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The Argument between Literary vs Genre Fiction

The Argument between Literary vs Genre Fiction

From the Guardian: (You can read the entire article and contest if you visit the link)

One doesn’t want to decry authors who are certainly outstanding in their field (constructing a page-turner requires narrative skill); neither does one want to sneer at the tastes of book-buyers, for whom reading at all in this age of distraction is an increasingly fought-for pleasure. …….But genre fiction is, by definition, generic……The genre writer’s first responsibility is to the genre itself: they must fulfil readers’ expectations for convention, or they have failed. It’s easy to see how this becomes part of a capitalist enterprise, which requires market ‘product’ and fears innovation as a ‘risky sell’.

The argument between the factions of genre and literary fiction continues.

To my mind, neither side would win, and neither should. Fiction will always enlighten as well as entertain, and if it does too much of either, we have trouble on our hands.

There’s a lively discussion on this very topic over at Darcknyt’s blog. While I sympathise with my friend Darc’s confusion over transient and literary, I have to admit that I favor both types of fiction. I am an avid reader of fantasy and mystery, and then I also consume books that are somewhat “high-brow”. Books are books, and if they keep me reading, I keep reading them.

It is important to know your genre when you query an agent, but before you reach that stage, it is much too early to worry about what sort of shelf your work would fit into.

Since I haven’t reached that stage (i.e. do not have a manuscript handy), I’ll do what an honest aspiring writer ought to do, get back to my daily writing.

To those who would like to get in on the argument however, I looked up Nathan Bransford’s post on the topic (someone mentioned it on Darc’s post, and I remembered having read it), which gives a very well-thought-out opinion on the whole issue.

Damyanti Biswas

Damyanti Biswas is the author of You Beneath Your Skin and numerous short stories that have been published in magazines and anthologies in the US, the UK, and Asia. She has been shortlisted for Best Small Fictions and Bath Novel Awards and is co-editor of the Forge Literary Magazine. Her forthcoming literary crime thriller, The Blue Bar is represented by Lucienne Diver from The Knight Agency, and will be published by Thomas & Mercer on January 1, 2023.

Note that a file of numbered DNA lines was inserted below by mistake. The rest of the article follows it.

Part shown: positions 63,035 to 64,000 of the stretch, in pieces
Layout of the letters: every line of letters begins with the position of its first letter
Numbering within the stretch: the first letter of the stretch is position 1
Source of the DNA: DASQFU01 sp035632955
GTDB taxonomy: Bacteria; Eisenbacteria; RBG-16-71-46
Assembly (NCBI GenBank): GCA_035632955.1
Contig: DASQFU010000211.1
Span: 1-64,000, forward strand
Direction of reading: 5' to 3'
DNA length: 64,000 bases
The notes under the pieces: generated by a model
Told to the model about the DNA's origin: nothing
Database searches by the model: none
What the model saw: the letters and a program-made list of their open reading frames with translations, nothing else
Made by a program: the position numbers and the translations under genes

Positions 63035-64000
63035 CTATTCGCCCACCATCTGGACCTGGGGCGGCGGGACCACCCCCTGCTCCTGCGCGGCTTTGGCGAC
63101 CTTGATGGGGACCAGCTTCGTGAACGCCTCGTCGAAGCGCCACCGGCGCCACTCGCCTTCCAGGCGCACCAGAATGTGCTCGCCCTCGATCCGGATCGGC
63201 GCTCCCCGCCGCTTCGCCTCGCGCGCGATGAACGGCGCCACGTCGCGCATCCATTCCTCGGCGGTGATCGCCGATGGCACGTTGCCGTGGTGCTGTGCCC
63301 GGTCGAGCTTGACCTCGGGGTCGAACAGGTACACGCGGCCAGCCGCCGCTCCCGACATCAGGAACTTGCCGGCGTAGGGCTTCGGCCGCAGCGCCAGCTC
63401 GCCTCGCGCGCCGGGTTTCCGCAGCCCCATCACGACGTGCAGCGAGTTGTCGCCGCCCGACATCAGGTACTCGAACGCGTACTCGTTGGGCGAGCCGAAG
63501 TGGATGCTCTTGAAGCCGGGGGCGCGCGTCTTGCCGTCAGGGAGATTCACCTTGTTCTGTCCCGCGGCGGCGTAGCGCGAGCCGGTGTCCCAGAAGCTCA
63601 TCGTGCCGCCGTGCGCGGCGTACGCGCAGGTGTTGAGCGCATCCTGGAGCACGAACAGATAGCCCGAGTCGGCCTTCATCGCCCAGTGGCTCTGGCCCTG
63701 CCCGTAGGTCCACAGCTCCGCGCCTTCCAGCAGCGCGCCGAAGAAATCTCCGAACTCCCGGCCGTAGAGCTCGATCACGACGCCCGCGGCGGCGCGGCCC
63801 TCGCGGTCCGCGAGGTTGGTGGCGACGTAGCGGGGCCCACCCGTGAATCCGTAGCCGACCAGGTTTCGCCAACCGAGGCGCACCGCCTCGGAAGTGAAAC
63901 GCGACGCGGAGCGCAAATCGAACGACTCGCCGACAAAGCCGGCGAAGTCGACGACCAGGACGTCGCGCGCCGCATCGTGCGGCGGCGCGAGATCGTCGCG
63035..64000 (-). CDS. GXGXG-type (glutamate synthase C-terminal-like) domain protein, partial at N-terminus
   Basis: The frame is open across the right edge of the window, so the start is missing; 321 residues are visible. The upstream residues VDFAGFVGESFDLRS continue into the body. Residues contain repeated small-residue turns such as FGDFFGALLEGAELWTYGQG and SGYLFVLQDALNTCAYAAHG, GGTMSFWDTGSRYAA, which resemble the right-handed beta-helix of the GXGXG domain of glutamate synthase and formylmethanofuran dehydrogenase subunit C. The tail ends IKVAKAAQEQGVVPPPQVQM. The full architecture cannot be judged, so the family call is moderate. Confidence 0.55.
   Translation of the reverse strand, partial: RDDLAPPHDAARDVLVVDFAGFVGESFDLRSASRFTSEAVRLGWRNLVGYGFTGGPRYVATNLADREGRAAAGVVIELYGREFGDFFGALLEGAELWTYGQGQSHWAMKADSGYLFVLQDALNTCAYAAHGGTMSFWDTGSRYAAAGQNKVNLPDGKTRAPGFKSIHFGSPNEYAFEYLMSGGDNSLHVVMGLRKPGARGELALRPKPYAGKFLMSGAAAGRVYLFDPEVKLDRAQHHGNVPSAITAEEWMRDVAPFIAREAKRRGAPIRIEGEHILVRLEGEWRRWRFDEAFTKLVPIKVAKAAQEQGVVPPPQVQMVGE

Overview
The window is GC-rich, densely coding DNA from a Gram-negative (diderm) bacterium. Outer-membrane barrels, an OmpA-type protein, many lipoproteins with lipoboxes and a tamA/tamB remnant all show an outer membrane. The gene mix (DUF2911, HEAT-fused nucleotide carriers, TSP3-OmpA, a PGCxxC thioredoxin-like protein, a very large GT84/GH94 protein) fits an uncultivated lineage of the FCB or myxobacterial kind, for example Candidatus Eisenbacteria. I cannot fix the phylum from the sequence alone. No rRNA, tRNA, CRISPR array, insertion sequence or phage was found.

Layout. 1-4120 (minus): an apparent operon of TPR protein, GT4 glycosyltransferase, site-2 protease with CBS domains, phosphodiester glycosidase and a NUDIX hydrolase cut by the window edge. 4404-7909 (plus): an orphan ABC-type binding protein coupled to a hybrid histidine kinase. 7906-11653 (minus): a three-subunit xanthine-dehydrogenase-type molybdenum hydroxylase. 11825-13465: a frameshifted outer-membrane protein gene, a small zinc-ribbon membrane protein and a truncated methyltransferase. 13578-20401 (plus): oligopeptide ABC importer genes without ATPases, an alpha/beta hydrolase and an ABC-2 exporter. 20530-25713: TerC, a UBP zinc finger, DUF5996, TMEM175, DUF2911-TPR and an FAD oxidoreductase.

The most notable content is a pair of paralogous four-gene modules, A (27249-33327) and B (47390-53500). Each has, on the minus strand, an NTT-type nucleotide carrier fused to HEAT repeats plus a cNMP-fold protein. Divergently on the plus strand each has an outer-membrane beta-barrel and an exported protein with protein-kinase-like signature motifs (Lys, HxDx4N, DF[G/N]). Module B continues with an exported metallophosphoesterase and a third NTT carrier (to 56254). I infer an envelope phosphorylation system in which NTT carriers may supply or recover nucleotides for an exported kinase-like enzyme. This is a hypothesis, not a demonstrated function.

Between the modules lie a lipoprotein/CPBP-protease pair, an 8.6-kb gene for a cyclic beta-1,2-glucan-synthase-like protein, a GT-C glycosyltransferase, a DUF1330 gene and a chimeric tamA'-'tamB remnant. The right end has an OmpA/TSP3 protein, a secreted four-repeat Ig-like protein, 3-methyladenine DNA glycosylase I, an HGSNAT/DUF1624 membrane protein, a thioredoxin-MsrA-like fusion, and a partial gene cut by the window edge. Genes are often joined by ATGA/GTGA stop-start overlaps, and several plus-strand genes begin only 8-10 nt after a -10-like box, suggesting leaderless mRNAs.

I appreciate comments, and I always visit back. If you're having trouble commenting, let me know via the contact form, or tweet me up @damyantig !

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  • ‘Genre’ is by definition ‘generic?’

    What?

    Both words may stem from the same Latinate root ‘genus,’ but they have nothing to do with one another. ‘Genre’ means ‘gender,’ and ‘generic’ means ‘unnamed.’ The only difference between genre writing and literature is found in the mind of pseudo-intellectuals who wouldn’t know their way around a library to save their lives.

  • Genre has been on my mind lately too. My philosophy is this: if you write because you love the act of writing, then write what you love to read. If you’re writing for a market then write for the readers.

  • DarcKnyt says:

    Overall, I think I agree. I want to try my hand at literary fiction, but I really do need to understand it first. I think once I can get my brain wrapped around what it is in a general way, I can do it without too much worry about the specifics.

    Unless, of course, those specifics trip me up … as they always seem to. 😀

    Thank you for the shout-out too. 🙂

    • damyantig says:

      Just write, Darc, and do not worry about what genre.
      I have written a few short stories, and while some of them turned out to be literary, others became sexual, horror, some even fantasy.
      Just let your unconscious go into its dreamspace, and watch it while it goes places. Then take down what you see. Err…I hope that wasn’t too vague, but it is the best I way i can describe the way I see writing.

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